As predicted, it poured again in Barcelona. We had managed to see so many things yesterday, though, that we felt really good about taking a leisurely, rainy-day approach to today. We slept in really late and then headed over to La Rambla.
We returned to the Mercat de La Boqueria - the food hall/market that we had checked out briefly the day before. This time, we were ready to feast our way through! We started off by getting a paper cone filled with freshly sliced Iberico ham. We had been seeing the aged legs hanging all over the place in Portugal and Spain, but this was the first time we had it in its most pure, fresh form. We decided that we actually liked some of the other Iberican sausages that we have had better, but we were happy to try this out and have something to snack on as we scoped out the other kiosks.
After a bit of wandering around, we got lucky and came across two open seats in front of one of the kiosks. (Most of the places don't have any seats, and the ones that do only have a few barstools.) Here, we ordered some fried squids, patatas bravas and padron peppers, and we ate them while some of the other seafood stared back at us. The food was delicious, and the lady running the kiosk really liked us because we ate pretty quickly and turned the seats over for other customers.
After eating, I got a picture of the raw version of the little squids that we had just eaten. (The stall next door was selling them fresh to take home.) I've had my fair share of calamari before, but never whole, little fried squids like this before. They were more fishy tasting, but they went really well with the potatoes and peppers.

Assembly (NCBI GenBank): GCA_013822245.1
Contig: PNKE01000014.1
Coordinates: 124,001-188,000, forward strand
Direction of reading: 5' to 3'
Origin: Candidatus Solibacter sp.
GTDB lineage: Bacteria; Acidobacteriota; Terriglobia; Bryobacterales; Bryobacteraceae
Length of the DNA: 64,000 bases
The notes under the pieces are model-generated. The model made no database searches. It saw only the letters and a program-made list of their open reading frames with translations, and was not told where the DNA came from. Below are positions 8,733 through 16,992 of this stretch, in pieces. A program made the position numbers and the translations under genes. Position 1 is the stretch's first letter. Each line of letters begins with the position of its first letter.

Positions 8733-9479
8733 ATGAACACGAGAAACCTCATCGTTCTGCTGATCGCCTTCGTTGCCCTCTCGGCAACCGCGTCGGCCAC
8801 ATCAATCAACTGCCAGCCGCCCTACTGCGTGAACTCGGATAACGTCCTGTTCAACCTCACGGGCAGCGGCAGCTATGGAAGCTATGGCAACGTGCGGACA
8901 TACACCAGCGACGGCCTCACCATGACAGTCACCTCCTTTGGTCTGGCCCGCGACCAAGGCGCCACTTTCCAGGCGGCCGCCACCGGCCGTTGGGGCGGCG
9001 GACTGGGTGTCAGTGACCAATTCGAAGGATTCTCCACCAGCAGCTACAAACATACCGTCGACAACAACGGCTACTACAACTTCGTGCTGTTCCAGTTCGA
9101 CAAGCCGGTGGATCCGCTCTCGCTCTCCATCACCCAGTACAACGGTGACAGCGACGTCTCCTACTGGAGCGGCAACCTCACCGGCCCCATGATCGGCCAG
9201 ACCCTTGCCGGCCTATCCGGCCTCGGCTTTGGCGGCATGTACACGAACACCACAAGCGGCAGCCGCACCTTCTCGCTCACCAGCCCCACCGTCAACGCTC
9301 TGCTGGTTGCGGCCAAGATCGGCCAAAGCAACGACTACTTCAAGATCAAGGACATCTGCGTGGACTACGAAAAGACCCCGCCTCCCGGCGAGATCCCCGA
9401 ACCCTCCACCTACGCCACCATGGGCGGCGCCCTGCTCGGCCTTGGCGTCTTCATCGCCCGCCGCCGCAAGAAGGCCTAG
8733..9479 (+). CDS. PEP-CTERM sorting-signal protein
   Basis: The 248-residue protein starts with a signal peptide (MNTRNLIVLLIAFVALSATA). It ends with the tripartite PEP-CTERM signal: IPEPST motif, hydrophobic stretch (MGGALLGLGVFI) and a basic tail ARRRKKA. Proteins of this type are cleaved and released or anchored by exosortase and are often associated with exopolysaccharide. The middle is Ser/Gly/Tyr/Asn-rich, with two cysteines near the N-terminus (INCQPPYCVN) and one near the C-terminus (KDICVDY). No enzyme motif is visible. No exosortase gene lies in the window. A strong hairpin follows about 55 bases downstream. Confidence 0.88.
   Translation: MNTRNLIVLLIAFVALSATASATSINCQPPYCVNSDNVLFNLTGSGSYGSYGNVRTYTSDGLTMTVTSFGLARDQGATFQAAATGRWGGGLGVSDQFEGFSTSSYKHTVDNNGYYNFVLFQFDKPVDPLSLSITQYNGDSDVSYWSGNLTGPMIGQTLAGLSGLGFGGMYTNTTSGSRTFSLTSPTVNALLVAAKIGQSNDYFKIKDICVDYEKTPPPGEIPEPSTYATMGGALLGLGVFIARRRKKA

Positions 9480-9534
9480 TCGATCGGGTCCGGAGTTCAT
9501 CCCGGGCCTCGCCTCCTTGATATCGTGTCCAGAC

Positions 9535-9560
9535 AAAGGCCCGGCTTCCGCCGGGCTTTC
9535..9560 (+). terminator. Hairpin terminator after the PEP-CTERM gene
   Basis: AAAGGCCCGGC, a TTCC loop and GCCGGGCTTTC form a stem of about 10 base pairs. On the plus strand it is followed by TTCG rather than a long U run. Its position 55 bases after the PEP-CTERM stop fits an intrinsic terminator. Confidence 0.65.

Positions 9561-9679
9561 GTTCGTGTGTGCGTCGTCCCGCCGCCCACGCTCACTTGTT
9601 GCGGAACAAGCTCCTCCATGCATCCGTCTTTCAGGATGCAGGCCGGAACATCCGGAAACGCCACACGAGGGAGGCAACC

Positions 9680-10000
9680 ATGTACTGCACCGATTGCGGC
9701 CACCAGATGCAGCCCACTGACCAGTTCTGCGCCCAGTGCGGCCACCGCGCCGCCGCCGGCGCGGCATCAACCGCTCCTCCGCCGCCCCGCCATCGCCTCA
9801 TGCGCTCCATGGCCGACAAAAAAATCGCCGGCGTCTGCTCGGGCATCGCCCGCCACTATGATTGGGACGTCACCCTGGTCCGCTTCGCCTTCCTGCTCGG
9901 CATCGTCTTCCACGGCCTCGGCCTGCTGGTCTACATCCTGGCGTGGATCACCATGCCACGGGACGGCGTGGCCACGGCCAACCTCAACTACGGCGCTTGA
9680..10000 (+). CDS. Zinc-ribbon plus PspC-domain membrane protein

We were pretty full at this point, but we managed to find room to try the garlic/pesto octopus that a different kiosk was selling. I never thought that I would be such an octopus fan before traveling to Portugal and Spain!
After eating, we did a little more wandering around the Gothic Quarter, but we ultimately ended up back in our hotel for a little reading time before we braved the rain again to head to La Sagrada Familia.
About a half hour before our scheduled ticket time, we took the metro to a stop near the church (as much as we love walking, even we didn't feel like walking 35 minutes in the rain). When we got there, though, we discovered a giant line of people. Just about everyone in line seemed confused as to why there was such a big line when we all already had tickets, but our initial attempts to ask if we were in the right place weren't so successful. As we were waiting in the giant line with everyone else, though, I noticed two people who actually spoke Catalan leave their partners in line to check about an alternative entrance. After a few minutes, the partners holding their spots in line received a phone call and then left the line - never to return. This convinced us that there must be something better. Dylan went exploring and found a really short line right at the entrance that we jumped in. We still don't know what the giant line was for - other than confused tourists, but we were very happy not to have to wait in it!
We also ended up being glad that we made the effort to get tickets and see the inside of the church. The photos don't really do justice to the size of the building. It was massive inside!
The stained glass wasn't as ornate as what you find in more conventional churches, but it was still beautiful. Different sections had different colors. I figure that on a sunny day, it's even more impressive inside.
After exploring the inside, we were able to get a close-up look at the doors and parts of the facade, as well as tour a side chapel with benches and pulpits that Gaudi had also designed.
We noticed that this part had lizards on the outside.
Right next to it, there were snakes!
As we exited the church, we got a couple more photos of the facade (really noticing the color difference between the really old and more recently built sections) and then headed back towards our hotel.
On the way, we stopped at an empanada place since we had seen people with some the day before, and they looked good. And they were quite good!
Reflecting back on our food here in Barcelona, we realized that we didn't end up having a conventional meal at a sit down restaurant the entire time we were here (although we did get close with our kiosk seats). Cheap Barcelona take-away food for the win!